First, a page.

The federal court system consists of three levels: District Courts, Circuit Courts and the Supreme Court.
There are 94 District Courts that serve as the general trial courts for both civil and criminal cases. There are a few specialized courts at the District level, including Bankruptcy Court, US Tax Court, US Court of Federal Claims (for claims against the US government) and the US Court of International Trade.
There are also 12 Circuit Courts that provide the first level of appeal from District Court decisions. The Circuit Courts also have direct jurisdiction over patent cases.
The Supreme Court is the final level of appeal. Unlike the Circuit Courts, the Supreme Court only hears cases it elects to hear. Less than 2% of cases appealed to the Supreme Court are actually heard there.
District Court regions align with the US Attorney’s offices around the country. The US Attorney’s are the principal prosecutors in federal court.
The jurisdiction of the federal courts is limited. Federal courts have “Original Jurisdiction” in civil or criminal cases involving a violation of a federal statute, maritime law, a constitutional issue or a treaty.
In civil cases, federal courts also have “Diversity Jurisdiction” for claims under state law against a plaintiff or defendant in another state, provided the claim exceeds $75,000. When both a state law and federal statute are involved, cases can be tried at both the state and federal level. The constitutional protections from double jeopardy do not apply in this circumstance: a defendant can be found innocent in one court and guilty in the other.
All District Court, Circuit Court and Supreme Court judges are appointed by the President subject to the advice and consent of the Senate. They all serve life terms, so these appointments greatly outlive the term of any President. There are 678 authorized District Court Judges, who make a salary of $199,000. There are 179 authorized Circuit Court judges who have a salary of $211,200. Last, there are 9 Supreme Court justices with a salary of $244,400.
There are also Magistrate Judges at the District Court level who handle many of the court processes involved in both civil and criminal cases. They can issue warrants, set bail, oversee discovery and decide certain motions, for example. Magistrate Judges are appointed by a majority of the District Judges in each individual district and serve terms of 8 years, or 4 years if only part-time. There are 551 Magistrate Judges.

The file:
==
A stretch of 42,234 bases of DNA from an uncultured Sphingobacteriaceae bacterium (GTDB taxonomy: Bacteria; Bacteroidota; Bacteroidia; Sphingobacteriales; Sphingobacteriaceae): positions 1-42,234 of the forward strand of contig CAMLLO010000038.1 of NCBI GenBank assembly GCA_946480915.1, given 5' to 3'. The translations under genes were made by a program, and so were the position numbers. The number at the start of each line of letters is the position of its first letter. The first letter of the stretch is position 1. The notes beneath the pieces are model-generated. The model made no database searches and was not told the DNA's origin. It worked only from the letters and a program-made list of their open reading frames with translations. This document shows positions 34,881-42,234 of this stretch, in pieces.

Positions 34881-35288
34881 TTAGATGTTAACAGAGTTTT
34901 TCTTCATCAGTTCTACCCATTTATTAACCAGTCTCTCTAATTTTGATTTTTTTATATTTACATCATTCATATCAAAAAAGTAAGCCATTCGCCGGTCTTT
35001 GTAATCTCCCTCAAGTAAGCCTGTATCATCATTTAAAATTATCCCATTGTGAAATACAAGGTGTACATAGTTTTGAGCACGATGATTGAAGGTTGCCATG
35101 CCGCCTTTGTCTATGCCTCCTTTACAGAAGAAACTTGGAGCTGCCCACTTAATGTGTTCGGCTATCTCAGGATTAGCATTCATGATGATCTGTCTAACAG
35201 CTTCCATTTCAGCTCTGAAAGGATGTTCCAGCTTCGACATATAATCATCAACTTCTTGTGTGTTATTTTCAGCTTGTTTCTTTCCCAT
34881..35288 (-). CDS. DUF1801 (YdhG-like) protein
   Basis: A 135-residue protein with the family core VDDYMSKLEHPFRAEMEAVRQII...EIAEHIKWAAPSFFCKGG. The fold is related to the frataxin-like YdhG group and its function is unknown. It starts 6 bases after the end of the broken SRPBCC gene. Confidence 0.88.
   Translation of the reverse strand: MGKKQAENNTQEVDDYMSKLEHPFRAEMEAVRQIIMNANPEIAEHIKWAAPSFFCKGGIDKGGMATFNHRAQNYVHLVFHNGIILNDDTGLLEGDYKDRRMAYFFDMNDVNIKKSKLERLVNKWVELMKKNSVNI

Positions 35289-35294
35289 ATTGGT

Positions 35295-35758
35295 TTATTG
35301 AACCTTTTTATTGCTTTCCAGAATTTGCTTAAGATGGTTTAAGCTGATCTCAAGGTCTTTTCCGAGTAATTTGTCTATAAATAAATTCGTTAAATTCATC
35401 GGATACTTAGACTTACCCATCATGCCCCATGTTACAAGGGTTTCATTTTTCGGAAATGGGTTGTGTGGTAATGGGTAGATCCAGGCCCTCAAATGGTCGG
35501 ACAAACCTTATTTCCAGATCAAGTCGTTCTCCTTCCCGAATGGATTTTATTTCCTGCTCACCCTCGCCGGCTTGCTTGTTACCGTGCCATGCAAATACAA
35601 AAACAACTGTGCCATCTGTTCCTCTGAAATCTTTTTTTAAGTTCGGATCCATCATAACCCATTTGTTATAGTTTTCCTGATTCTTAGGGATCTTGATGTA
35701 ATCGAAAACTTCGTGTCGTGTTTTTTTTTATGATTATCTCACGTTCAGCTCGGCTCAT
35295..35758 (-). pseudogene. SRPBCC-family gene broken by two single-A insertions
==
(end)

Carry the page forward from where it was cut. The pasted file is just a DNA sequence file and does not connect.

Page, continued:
The Supreme Court plays a vital role in the government of the country, often deciding issues that our elected legislatures and presidents are unable or unwilling to decide.
Over the years, key areas where the Supreme Court has exercised significant influence include the protection of individual rights under the Bill of Rights, civil rights and protection from discrimination, birth control and abortion, the rights of criminal defendants, capital punishment and the relative power of states and the federal government.
Over the history of the Supreme Court, the interpretation of the constitution has varied widely. In the 1857 Dred Scott decision, freed slaves of African decent and their descendants were prohibited from becoming US citizens. This ruling was overturned by the 13th and 14th amendments to the constitution. In the 1896 Plessy v. Ferguson case, segregated facilities were permitted as “separate but equal”. In 1954, the Brown v. Board of Education case overturned this earlier ruling. In 1986, the Bowers v. Hardwick case upheld a Georgia state law prohibiting certain conduct between homosexual persons. This was overturned in the 1973 Lawrence V. Texas case. Prior to 1973, the vast majority of states outlawed abortion. The Roe v. Wade ruling of 1973 legalized abortion across the country.
All of the issues addressed above are still with us today. There are people who seek to segregate schools, outlaw homosexuality, ban abortions and restrict voting rights. As a result, the selection of Supreme Court justices, who serve life terms, is highly political. Almost 20% of a President’s Supreme Court nominees have failed to be confirmed by the Senate. Given the stakes, expect controversy to be the norm when it comes to the selection of Supreme Court justices.